JAIC , Volume 39, Number 3, Article 2 (pp. to )
JAIC online
Journal of the American Institute for Conservation
JAIC , Volume 39, Number 3, Article 2 (pp. to )




There is no question as to the damage induced by the presence of salts in porous materials. The problem lies in explaining why and how damage occurs. The earliest postulated theories (Correns 1926; Correns and Steinborn 1939; Correns 1949) regarded crystallization pressure as responsible, and two mechanisms were considered: hydrostatic crystallization pressure and linear crystal growth pressure. Thirty years later, a thermodynamic model was developed for calculating crystallization pressure (Wellman and Wilson 1965). Hydration pressure was first suggested by Mortensen (1933) and has only recently been challenged. These theories and other proposed mechanisms are discussed in the following subsections.


Hydrostatic crystallization pressure can develop when a supersaturated solution occupies a smaller volume than the precipitating crystals plus the residual saturated solution, as is the case for most common salts (Correns 1926). Such pressure is directly proportional to the supersaturation ratio (C/Cs)—i.e., the ratio of concentrations of the solute in the supersaturated (C) to the saturated solution (Cs). However, when a pressure develops, the solubility of the salt also increases, according to the Le Chatelier principle, thus diminishing the supersaturation ratio. Therefore, as Duttlinger and Knöfel (1993) point out, this type of mechanism cannot account for the observed deterioration of porous stones by salts.

Linear crystal growth pressure and the equation developed for this mechanism are propounded in a widely quoted English paper by Correns (1949). The equation is:

Equation 1.

Although G. Amoroso and V. Fassina (1983) give a good discussion of crystal growth under these conditions, they fail to point out, as Duttlinger and Knöfel (1993) do, that the equation is applicable only for low supersaturation ratios, which would not result in sufficiently high pressures to deteriorate the stone. Correns's data showed significant deviation from the theoretical values for supersaturation ratios above 1.2. The frequently cited crystallization pressures (Winkler 1975) were calculated from high supersaturation ratios (2–50) that are highly unlikely in the pore systems of a stone. A comprehensive review and discussion of this topic has been presented by Duttlinger and Knöfel (1993). Another model that attempted to include this equation (Weyl 1959) is also discussed by C. Rodriguez-Navarro and E. Doehne (1999).

A second equation for calculation of crystallization pressure was developed from a thermodynamic model by H. Wellman and A. Wilson (1965, 1968). The model predicts that crystallization will originate in larger pores, as observed by Zehnder and Arnold (1989), and that porous materials with large capillaries connected to smaller ones are the most susceptible to damage. The pressure that builds up between two such connected pores as crystallization takes place is given by the modified Laplace equation:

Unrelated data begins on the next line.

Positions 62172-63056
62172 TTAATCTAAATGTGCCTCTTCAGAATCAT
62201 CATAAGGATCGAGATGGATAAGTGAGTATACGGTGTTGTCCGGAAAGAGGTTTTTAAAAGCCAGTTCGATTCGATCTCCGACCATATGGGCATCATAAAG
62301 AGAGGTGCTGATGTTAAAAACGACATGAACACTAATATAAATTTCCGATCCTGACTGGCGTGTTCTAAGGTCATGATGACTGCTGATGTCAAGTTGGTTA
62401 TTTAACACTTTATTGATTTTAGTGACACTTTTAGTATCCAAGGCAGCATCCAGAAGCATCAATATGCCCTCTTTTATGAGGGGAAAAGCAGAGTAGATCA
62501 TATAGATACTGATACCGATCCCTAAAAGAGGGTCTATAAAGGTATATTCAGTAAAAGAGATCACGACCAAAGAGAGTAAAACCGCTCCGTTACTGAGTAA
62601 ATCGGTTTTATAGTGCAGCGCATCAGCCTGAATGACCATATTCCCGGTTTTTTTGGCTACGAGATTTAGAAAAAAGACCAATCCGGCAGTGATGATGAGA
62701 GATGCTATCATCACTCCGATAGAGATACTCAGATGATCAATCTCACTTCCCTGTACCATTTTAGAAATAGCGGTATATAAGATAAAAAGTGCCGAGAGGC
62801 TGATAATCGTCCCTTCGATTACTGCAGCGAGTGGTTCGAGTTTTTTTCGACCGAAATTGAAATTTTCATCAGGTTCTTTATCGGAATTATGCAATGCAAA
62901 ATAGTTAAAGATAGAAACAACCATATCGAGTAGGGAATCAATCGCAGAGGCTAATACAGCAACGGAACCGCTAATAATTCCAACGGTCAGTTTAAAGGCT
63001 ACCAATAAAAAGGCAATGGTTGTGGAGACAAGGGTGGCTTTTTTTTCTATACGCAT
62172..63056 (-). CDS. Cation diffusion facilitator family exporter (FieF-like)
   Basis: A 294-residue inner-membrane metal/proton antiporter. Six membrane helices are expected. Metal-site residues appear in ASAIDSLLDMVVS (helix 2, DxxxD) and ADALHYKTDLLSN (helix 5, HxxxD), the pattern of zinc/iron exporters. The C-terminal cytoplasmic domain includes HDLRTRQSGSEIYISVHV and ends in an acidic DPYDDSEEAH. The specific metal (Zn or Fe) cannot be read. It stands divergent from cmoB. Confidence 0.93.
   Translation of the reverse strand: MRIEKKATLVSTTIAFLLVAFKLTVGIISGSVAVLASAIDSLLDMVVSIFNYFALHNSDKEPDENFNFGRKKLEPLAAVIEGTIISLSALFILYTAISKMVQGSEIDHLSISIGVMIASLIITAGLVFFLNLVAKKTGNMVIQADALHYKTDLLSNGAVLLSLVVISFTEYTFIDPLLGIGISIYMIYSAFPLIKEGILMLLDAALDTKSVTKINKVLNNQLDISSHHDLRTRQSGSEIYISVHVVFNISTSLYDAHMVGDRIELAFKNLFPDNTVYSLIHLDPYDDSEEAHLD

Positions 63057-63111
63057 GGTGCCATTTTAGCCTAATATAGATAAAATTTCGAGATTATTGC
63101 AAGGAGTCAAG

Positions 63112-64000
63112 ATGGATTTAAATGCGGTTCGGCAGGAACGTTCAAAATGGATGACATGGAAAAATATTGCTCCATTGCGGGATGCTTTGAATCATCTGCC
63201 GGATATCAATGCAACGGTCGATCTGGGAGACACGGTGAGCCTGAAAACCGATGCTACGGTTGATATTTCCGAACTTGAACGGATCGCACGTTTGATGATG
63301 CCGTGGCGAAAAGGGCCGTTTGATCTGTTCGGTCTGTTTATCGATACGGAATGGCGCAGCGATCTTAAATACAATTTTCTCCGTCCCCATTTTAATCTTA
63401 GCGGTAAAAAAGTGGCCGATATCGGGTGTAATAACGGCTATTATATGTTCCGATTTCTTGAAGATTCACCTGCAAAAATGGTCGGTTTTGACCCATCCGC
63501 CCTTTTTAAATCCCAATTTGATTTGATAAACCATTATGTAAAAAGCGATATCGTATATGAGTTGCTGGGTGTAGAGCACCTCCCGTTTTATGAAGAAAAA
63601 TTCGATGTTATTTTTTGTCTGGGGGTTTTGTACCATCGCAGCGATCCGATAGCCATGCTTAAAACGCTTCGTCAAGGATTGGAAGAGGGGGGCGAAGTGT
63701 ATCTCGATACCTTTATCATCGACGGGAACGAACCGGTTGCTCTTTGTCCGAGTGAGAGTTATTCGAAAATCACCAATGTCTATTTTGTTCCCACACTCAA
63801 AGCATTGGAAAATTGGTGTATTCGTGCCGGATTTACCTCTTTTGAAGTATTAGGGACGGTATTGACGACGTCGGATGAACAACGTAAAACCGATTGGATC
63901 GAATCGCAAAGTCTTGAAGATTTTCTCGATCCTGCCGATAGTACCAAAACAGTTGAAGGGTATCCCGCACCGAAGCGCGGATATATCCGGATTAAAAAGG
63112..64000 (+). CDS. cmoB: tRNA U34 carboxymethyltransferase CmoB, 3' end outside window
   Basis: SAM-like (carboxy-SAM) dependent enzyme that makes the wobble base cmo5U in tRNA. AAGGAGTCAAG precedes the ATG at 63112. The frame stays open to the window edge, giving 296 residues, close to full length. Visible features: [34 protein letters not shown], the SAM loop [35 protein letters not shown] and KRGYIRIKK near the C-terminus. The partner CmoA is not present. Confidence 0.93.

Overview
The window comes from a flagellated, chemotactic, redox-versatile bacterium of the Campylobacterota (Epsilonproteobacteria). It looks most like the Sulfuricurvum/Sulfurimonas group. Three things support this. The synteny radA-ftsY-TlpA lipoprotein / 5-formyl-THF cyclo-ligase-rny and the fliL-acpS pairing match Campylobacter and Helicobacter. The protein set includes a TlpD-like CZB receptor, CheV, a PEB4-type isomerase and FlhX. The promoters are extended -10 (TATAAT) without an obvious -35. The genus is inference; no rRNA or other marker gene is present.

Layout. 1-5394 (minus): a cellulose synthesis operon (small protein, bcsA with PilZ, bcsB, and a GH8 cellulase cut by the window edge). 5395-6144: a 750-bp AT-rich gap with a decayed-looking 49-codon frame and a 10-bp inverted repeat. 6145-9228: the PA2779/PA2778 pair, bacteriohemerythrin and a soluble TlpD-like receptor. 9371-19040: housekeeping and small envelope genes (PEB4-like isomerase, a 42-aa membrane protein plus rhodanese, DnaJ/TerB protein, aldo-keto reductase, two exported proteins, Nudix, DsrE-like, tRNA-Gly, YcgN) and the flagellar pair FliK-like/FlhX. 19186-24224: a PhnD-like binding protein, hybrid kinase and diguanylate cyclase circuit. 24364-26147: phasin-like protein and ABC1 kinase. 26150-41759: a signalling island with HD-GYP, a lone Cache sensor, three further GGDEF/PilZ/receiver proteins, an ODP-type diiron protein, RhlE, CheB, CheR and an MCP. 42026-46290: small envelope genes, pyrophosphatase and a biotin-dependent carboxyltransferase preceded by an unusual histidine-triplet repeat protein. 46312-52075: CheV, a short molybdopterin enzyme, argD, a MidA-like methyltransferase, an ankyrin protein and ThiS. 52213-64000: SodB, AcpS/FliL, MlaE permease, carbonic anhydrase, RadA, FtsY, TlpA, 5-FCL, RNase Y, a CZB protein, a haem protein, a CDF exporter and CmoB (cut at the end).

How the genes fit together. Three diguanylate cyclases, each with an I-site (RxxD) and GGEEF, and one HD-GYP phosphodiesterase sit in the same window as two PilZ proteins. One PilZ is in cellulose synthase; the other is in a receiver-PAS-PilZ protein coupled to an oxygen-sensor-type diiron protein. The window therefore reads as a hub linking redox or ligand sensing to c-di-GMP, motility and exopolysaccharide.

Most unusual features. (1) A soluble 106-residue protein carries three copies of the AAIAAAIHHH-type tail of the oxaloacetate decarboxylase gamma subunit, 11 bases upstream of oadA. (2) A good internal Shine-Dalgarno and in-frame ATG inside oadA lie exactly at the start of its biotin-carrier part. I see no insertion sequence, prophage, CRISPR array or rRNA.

Equation 2.
As Rodriguez-Navarro and Doehne (1999) discuss, the thermodynamic theory is valid only for fluid—i.e., gas-liquid or liquid-liquid systems.

B. Fitzner and R. Snethlage (1982) applied this equation to calculate crystallization pressures for four German sandstones whose pore-size distribution had been measured. Results showed that pressure should increase uniformly with diminishing pore size, in contrast to differences in actual behavior of the stones. Using pore-geometry models, they developed two different multiplying factors, V1 and V2, to correct the calculated pressures. The one that gave the best results in comparison to results of actual crystallization tests proved to be:

Equation 3.
As the authors point out, this factor does not have any thermodynamic significance, but it increases the importance of smaller pores. This approach could be useful in estimating the durability of a given stone if pore-size distribution is known.

A similar approach was used by R. Rossi-Manaresi and A. Tucci (1990, 1991) to calculate the resistance to salt deterioration of different stones: three biocalcarenites, tuff, marble, and sandstone. It is interesting to note that these authors use the first correction factor, V1 = Vr/VR, which, in the case of the German sandstones, had not coincided with the experimental results. The calculations use changes of pore-size distribution in different samples of the same material—e.g., surface vs. interior. For example, the surface crust of the sandstone has a higher number of smaller pores, and hence the higher crystallization pressures should lead to its flaking. The heterogeneity in pore-size distribution of the calcarenites is postulated to produce an alveolar deterioration pattern. Finally, marble, which has few small pores, should be relatively resistant to salt crystallization. Nevertheless, Rossi-Manaresi and Tucci (1990, 1991) did not compare calculated values to actual experimental results.